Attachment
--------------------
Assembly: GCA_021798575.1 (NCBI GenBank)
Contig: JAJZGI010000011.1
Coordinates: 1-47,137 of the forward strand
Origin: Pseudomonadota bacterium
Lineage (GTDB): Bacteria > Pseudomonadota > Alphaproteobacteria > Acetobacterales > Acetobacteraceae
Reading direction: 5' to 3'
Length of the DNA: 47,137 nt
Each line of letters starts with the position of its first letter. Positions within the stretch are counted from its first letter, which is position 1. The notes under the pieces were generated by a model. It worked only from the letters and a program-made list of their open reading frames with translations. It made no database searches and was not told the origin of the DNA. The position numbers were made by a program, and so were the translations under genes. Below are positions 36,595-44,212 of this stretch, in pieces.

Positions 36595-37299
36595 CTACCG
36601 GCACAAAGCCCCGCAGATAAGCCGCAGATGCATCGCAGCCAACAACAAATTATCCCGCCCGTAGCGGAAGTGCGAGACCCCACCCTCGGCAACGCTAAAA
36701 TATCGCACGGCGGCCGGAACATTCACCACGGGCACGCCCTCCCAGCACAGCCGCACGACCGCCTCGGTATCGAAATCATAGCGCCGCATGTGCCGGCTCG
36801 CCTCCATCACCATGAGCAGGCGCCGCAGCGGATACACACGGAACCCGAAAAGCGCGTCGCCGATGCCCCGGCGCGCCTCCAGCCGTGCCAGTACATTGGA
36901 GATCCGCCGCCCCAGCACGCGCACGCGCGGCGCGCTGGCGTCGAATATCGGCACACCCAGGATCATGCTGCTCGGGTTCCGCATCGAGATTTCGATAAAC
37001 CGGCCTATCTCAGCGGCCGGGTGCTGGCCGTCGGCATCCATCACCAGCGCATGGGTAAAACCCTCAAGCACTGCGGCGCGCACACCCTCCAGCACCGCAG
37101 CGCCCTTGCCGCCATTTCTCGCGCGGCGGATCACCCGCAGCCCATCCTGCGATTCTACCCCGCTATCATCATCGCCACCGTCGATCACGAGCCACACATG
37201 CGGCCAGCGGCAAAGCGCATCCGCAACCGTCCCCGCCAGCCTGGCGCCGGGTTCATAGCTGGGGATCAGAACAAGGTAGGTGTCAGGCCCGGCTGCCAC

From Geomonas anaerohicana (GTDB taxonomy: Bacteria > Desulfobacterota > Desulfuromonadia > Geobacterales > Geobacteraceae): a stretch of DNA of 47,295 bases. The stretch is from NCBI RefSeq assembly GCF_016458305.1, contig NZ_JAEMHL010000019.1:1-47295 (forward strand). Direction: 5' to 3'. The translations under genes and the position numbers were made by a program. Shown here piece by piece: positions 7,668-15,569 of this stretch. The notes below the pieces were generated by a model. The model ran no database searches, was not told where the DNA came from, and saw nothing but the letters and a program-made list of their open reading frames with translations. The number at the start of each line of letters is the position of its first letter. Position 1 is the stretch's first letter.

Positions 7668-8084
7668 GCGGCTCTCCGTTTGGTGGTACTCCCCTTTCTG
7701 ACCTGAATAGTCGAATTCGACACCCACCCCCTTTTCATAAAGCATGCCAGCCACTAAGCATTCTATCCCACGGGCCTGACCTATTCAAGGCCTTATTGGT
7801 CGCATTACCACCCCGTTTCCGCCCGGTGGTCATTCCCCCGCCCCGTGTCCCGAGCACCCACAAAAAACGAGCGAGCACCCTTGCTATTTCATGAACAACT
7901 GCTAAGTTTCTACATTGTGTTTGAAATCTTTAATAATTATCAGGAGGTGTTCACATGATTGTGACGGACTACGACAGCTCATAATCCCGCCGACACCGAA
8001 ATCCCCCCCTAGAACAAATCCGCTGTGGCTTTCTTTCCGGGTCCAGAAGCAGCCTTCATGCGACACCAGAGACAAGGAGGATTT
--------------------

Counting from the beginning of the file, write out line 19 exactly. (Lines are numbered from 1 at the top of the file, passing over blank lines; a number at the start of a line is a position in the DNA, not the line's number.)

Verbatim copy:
Positions 7668-8084